server or client) may fail to process such hostname. Effect of failure
to process a name containing 7-bit needs to be separately investigate.

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Thus hostnames that are intended to be globally usable [RFC1958] on
legacy applications should still contain ASCII-only characters per

- If an updated application runs on legacy resolver that rejects name
resolution of the names containing any character not allowed by
[RFC1123], then such resolvers will require an upgrade to enable name
resolution of the internationalized hostnames.

- As specified above, DNS servers authoritative for the DNS records
containing the internationalized hostnames must be able to save and
load the hostnames containing napepreped-UTF-8-converted characters.
If the DNS server doesn't satisfy this requirement, but needs to host
such resource records, then it needs to be upgraded.

- Any DNS server involved in a name resolution process of the DNS
records containing an internationalized hostname must not reject name
resolution only because the hostname contains characters not allowed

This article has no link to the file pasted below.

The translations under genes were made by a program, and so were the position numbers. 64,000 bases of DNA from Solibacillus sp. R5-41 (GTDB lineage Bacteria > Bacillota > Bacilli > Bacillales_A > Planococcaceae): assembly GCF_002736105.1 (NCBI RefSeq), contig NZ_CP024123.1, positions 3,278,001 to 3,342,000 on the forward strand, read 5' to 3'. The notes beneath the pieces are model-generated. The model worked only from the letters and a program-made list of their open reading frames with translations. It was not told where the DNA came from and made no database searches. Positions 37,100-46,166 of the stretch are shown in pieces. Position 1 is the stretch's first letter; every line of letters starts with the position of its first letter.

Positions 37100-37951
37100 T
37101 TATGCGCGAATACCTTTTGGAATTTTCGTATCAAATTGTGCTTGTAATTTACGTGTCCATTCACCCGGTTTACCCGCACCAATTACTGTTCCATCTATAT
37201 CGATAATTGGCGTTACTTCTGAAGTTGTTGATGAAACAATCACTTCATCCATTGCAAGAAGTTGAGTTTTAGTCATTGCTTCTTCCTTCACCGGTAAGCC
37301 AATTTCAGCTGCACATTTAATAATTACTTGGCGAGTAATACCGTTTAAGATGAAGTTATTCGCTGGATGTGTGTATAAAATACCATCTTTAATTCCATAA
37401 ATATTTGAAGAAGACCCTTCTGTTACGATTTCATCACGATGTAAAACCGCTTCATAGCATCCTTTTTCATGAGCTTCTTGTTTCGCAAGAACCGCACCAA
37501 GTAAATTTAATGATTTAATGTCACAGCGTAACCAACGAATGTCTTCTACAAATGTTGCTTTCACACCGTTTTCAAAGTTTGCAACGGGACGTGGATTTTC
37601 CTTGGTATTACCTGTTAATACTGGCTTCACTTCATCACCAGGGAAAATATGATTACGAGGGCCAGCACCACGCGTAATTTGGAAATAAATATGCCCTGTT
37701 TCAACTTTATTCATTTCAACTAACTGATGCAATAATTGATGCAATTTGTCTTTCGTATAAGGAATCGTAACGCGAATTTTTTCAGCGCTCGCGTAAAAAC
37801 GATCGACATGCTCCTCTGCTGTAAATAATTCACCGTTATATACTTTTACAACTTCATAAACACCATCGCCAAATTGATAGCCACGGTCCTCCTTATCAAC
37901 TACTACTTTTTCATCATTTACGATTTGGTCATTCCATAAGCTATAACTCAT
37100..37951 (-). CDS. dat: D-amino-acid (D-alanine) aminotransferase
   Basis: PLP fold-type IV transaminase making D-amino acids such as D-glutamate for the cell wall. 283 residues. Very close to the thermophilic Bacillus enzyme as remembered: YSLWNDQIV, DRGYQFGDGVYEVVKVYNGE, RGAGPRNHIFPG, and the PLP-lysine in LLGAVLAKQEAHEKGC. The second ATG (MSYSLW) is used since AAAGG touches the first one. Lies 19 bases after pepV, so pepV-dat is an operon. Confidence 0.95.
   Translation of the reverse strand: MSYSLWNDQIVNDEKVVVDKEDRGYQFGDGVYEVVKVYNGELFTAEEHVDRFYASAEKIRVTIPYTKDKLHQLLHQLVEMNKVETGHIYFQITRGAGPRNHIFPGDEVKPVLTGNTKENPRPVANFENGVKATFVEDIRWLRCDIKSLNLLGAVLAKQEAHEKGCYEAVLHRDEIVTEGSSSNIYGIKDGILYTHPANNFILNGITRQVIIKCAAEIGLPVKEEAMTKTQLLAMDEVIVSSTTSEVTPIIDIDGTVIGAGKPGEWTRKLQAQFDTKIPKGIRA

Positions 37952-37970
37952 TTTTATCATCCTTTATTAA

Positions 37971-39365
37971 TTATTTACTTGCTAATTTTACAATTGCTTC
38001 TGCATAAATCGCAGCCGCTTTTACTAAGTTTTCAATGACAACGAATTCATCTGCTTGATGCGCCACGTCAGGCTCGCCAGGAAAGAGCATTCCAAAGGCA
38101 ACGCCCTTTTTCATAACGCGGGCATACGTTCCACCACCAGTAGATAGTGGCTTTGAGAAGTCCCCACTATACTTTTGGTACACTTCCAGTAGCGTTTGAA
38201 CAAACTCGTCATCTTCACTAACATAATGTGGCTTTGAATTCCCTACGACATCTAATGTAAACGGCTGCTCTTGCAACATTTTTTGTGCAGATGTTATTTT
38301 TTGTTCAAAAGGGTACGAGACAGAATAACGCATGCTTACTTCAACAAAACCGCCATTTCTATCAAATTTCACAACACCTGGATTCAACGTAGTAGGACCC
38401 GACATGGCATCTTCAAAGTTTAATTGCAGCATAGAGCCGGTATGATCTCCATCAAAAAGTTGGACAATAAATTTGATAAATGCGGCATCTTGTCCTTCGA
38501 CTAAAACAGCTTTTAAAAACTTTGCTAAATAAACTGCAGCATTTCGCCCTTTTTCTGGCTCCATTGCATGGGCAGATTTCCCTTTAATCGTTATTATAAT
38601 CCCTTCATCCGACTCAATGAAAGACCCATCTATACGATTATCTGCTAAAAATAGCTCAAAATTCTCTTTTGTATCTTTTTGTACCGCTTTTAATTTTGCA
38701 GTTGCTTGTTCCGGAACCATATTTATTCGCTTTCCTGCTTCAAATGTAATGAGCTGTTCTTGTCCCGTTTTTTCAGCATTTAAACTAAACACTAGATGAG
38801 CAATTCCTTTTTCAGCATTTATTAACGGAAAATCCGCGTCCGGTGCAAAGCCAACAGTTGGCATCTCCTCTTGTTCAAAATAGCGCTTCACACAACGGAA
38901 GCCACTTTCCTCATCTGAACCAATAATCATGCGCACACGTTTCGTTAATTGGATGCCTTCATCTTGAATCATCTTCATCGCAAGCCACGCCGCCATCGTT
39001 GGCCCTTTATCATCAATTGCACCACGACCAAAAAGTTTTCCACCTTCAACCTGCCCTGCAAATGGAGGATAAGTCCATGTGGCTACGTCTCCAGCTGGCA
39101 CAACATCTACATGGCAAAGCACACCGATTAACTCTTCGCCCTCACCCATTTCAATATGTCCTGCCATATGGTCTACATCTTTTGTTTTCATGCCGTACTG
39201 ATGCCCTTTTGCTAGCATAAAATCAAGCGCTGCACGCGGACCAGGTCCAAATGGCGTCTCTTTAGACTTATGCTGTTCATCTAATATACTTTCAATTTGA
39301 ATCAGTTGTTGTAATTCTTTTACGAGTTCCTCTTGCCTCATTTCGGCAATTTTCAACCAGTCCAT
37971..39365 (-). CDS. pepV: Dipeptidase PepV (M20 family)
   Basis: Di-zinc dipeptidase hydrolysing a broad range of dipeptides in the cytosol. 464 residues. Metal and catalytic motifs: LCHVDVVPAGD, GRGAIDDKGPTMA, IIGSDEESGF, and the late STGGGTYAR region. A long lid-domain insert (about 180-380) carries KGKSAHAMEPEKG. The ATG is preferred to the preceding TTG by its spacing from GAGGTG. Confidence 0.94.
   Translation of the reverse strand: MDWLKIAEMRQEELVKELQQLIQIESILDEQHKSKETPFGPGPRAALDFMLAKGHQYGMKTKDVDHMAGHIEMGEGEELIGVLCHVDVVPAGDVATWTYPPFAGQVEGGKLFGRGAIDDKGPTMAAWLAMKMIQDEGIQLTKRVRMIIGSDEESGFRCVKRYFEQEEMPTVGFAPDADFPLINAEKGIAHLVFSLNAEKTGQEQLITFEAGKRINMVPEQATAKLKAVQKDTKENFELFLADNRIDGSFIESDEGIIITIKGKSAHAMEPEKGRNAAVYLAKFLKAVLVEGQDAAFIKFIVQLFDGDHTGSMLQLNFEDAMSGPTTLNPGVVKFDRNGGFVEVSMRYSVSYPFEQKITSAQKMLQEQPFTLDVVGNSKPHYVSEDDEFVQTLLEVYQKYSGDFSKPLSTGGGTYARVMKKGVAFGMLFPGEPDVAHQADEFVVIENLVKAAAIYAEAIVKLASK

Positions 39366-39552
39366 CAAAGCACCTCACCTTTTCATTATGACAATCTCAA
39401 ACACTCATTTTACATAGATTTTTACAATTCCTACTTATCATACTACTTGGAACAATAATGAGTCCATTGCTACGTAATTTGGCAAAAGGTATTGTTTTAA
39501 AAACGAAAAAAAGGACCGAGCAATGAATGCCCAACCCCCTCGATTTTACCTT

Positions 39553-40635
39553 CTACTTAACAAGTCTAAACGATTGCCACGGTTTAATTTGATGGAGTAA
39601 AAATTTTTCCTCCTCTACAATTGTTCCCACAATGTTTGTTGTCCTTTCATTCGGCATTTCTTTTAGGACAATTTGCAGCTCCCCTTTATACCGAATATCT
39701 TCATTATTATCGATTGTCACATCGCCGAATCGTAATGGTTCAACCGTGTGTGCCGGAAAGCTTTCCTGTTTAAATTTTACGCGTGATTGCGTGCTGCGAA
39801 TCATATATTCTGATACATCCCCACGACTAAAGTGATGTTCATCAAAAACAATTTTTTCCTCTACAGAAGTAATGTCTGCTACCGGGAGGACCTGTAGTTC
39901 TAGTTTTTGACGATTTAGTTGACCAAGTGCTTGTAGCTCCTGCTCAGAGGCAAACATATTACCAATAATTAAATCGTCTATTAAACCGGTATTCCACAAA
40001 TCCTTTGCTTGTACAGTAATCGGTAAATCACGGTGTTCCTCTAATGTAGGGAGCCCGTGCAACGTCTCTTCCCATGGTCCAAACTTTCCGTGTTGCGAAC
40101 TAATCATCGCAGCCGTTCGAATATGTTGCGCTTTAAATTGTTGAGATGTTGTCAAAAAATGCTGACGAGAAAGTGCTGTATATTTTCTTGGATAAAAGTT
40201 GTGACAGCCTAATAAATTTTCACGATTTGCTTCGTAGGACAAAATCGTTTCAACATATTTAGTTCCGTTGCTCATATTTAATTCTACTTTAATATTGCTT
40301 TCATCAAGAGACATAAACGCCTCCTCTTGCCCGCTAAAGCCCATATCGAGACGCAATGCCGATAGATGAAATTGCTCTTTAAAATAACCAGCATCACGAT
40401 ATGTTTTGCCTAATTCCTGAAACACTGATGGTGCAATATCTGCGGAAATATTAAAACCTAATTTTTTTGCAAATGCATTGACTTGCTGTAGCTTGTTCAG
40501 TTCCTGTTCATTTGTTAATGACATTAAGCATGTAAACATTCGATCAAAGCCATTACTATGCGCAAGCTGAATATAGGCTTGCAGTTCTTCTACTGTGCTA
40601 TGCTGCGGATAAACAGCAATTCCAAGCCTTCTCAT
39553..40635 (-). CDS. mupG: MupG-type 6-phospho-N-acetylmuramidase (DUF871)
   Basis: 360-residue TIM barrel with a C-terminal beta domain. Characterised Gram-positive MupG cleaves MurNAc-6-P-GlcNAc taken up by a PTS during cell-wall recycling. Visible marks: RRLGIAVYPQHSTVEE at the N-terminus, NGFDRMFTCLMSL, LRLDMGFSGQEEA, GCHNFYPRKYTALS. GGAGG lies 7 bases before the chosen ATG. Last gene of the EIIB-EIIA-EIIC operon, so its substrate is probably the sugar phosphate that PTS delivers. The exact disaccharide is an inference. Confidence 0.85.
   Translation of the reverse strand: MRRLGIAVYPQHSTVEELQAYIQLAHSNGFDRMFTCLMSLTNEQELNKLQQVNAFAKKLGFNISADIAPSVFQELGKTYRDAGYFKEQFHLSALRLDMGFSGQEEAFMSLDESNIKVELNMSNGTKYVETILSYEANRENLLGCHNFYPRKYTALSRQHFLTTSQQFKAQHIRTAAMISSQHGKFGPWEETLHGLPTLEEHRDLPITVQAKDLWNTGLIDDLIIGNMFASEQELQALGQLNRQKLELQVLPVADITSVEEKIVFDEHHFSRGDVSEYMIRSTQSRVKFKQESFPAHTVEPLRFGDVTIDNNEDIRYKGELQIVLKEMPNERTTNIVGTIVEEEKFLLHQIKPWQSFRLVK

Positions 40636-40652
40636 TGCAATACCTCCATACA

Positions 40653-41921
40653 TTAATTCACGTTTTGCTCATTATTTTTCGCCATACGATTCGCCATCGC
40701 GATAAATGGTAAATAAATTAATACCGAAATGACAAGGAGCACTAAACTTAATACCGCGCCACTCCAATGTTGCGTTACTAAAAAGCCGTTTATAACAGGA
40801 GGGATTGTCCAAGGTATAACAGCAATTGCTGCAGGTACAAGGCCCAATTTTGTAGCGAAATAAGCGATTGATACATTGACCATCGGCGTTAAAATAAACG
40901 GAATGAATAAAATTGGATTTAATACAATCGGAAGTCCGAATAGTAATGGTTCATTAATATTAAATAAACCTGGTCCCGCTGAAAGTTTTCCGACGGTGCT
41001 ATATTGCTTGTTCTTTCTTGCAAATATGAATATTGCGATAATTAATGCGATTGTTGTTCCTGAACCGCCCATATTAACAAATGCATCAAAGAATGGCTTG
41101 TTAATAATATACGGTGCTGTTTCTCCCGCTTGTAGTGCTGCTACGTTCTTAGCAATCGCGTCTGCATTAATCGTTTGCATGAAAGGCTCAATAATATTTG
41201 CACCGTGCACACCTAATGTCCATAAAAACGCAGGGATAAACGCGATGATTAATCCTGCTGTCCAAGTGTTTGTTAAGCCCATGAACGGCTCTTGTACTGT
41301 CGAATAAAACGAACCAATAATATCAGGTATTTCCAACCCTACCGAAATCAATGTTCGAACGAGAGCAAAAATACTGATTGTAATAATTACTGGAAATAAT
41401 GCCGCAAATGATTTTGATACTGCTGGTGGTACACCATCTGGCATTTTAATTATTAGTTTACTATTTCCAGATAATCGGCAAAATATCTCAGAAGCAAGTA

by [RFC1123]. This requirement does not mean that every DNS server in
the name resolution path between the client and authoritative server
must be able to store and load the DNS records containing the
internationalized hostnames, but only means that the DNS server
performing recursive resolution needs to be able to query for and
cache such records, and that the DNS servers authoritative for the DNS
names higher in the DNS name hierarchy than the internationalized
names in query, need to be able to respond to such queries.
Overwhelming majority of the DNS servers currently deployed on the
Internet already satisfy this requirement. Authors are not aware of
any implementation of the DNS server widely deployed on the Internet
that doesn't satisfy this requirement.

Although most of the DNS servers may be capable of accepting a zone
transfer of a zone containing UTF-8 encoded hostnames, some of them
may not be able to store those names in a zone file or load those
names from a zone file. Administrators should exercise caution when
transferring a zone containing UTF-8 encoded hostnames to such DNS

4. Security Considerations

Support for internationalized hostnames introduces a possibility of a
new type of spoofing attacks that could be based on attacker's
knowledge of misbehaving applications or resolvers that modifies the
internationalized hostname that needs to be resolved. For example, if
there is an application that modifies any character containing 7-bit